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Korean Modernization

D’or Ahn globalizes Korean cuisine to surprisingly appealing effect.

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D'or Ahn  

With its smoky barbecuing rituals and clannish taste for great fermented vats of kimchi, Korean cooking would appear to be the most impregnable, least adaptable of Asian cuisines. But in this new globalist era of wandering-gypsy chefs and year-round, jet-age ingredients, it seems nothing is safe from culinary experimentation. Japanese, Thai, and Vietnamese flavors are generally associated with that dreaded term “Asian fusion,” but this year a whole new variety of odd international combinations have been popping up around town. There are new Chinese fusion joints to choose from, new Indian fusion joints, and new joints peddling muddled fusion versions of Malaysian cuisine. D’or Ahn, which opened not long ago on the fringes of Tenth Avenue and 23rd Street in Chelsea, is the Korean addition to this internationalist jamboree, and although the sleek little restaurant looks modern in every way, I have to admit that when I saw dishes called “house made kimchi flat bread,” and “Korean style” shellfish bouillabaisse on the menu, I was not optimistic.

D'or Ahn
207 Tenth Ave., nr. 23rd St.; 212-627-7777


Cercle Rouge
241 W. Broadway, nr. White St.; 212-226-6252




Happily, I was wrong. D’or Ahn (the name is a blend of owner Lannie Ahn’s name and the French word for gold) turns out to be a subtle, even elegant little restaurant, a place where unlikely sounding combinations produce the most interesting, unlikely results. The narrow room is dark and cloistered, like a private Asian drinking club, and it’s built inside what looks, from the street, like a polished concrete bunker. The clubby atmosphere is enhanced by an insistently loud sound system and Asian-influenced cocktails like a complex martini-style drink spiked with a suddenly fashionable Korean rotgut called soju. But the seriousness of the kitchen is announced by a pre-dinner snack of warm, freshly made rice crackers, which melt a little when you dip them in a soy-based sauce spiked with jalapeño. After that comes the first salvo of appetizers: short ribs marinated in classic Korean style in soy, sesame oil, garlic, and ginger, but served with a rich mash of whipped celeriac; slivers of duck breast smoked in pine needles; and the kimchi flat breads, which turn out to be a light, curiously Italianate treat, topped with arugula and shavings of Pecorino Romano cheese.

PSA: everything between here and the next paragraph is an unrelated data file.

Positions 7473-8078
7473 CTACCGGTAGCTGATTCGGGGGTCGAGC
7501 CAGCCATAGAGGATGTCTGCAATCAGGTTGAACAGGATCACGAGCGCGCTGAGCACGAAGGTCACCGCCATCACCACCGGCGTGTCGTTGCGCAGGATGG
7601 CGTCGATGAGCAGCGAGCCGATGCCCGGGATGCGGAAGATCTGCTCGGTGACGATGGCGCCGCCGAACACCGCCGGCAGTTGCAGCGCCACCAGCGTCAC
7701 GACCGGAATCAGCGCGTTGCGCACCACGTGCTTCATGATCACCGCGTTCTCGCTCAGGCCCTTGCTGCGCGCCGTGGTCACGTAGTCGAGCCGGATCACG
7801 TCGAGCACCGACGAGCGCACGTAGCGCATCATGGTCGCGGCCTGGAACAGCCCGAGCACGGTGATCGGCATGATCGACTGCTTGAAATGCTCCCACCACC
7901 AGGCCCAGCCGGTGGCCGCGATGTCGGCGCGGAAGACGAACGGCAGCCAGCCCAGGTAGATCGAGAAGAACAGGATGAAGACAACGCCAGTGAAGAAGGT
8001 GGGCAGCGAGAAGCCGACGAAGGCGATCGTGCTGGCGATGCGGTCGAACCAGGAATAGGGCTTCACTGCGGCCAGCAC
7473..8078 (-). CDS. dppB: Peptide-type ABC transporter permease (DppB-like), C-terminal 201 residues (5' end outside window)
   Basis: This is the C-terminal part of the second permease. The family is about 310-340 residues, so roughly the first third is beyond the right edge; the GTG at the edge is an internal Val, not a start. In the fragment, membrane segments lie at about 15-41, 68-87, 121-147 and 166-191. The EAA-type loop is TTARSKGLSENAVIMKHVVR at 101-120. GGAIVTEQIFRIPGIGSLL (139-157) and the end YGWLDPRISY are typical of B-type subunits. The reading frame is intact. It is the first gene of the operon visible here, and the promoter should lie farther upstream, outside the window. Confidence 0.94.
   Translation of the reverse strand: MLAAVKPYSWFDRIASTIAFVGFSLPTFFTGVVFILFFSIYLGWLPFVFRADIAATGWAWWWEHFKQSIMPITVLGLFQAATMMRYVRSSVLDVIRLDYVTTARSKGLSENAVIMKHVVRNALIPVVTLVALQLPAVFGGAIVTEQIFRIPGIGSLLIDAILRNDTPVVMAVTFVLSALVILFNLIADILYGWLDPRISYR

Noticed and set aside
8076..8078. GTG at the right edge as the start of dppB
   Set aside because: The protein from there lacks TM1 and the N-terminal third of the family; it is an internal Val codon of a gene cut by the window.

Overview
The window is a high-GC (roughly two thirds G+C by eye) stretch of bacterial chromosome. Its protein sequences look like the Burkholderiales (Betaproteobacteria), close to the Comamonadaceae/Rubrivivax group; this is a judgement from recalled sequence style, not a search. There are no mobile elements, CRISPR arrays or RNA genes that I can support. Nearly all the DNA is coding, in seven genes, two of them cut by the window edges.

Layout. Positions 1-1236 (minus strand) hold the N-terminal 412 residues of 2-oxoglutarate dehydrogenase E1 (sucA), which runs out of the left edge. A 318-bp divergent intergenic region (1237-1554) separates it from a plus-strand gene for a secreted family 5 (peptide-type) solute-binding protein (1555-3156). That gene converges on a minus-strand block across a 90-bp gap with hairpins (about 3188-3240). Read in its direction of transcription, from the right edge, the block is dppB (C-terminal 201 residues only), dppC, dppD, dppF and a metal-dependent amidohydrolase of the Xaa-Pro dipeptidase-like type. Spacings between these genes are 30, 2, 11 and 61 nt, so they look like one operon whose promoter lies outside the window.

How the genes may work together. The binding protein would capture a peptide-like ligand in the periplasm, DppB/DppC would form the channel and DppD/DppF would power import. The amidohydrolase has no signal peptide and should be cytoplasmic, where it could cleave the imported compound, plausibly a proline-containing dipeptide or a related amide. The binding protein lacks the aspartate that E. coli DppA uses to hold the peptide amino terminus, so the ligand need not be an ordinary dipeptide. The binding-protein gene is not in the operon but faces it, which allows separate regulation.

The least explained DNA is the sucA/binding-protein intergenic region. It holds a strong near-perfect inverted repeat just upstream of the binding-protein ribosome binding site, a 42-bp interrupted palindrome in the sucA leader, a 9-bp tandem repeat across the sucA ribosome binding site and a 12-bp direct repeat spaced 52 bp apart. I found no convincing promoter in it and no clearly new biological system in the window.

These dishes are the work of Rachel Yang, a Korean-American (she grew up in South Korea and moved here when she was 15), who not surprisingly is a veteran of such topflight kitchens as Per Se, DB Bistro Moderne, and Alain Ducasse. Her cooking is classical in structure and technique, but informed by all sorts of deft cross-cultural touches. Take that old Korean staple bibimbob, which is made here with mushrooms instead of meat. The rice is shaped in a rectangle, decked with a single egg yolk, then plated with lines of black-sesame-and-red-chili sauce, like a Mondrian painting. A seafood appetizer I sampled consisted of expertly seared rounds of scallop, each one topped with a nickel of frizzled Korean sesame leaf filled with tiny deposits of scallop mousse. The short ribs had a distinctive Korean flavor (although the whipped celeriac is folded with horseradish), but if you order the pork appetizer, you will receive a frothy bowl of continental-style mushroom soup, containing two round, crisp fried raviolis stuffed with a very un-Korean mash of pork cheeks and quail eggs.

There are only five entrées on the menu at D’or Ahn, and predictably, none involves sizzling barbecue or clouds of garlic-tinged smoke. My favorite was the pork belly, which is braised to a kind of fatty tenderness in sweet bean paste and served over a risotto made, ingeniously, with millet. Korean bouillabaisse turns out to be a slightly sweeter, spicier version of the original, with a profusion of fresh shellfish and a sprinkling of spaetzle flavored with saffron. There is also a standard rib eye, and a standard baby chicken stuffed not with chestnuts but with rice flavored with ginseng. When dessert rolls around, the slight Korean touches are barely perceptible, which, given my limited experience with Korean desserts, is not such a bad thing. There’s a good, very French chocolate soufflé, and a nice sabayonlike confection laced with apples. Best of all is a rich, sugary upside-down cake. It’s layered with slivers of something called “Korean pear,” but if you want a real taste of the Old Country, try the ice cream, which is tinged with chili.

Cercle Rouge, which opened not long ago in Tribeca, is the new home of another talented chef, one who has chosen to follow a less risky, more familiar path. The last time David Féau surfaced on the New York dining scene he was creating esoteric foie gras preparations at the final, doomed incarnation of Lutèce. At Cercle Rouge, he uses his considerable talents to come up with a delicious interpretation of Buffalo chicken wings. The restaurant, which is decorated with potted palms and old French movie posters, follows the time-honored brasserie formula with a kind of slavish, connect-the-dots devotion. So it’s no surprise that frisée salad is on the menu (bombed with perhaps a few too many pork lardons), along with a whole slew of not very distinguished raw-bar items (wet, overpriced lobster cocktail; thin, barely palatable fluke seviche with the consistency of dank candle wax) and a variety of fish and steak dishes that you can mix and match, in the new dining fashion, with a variety of sauces and sides.


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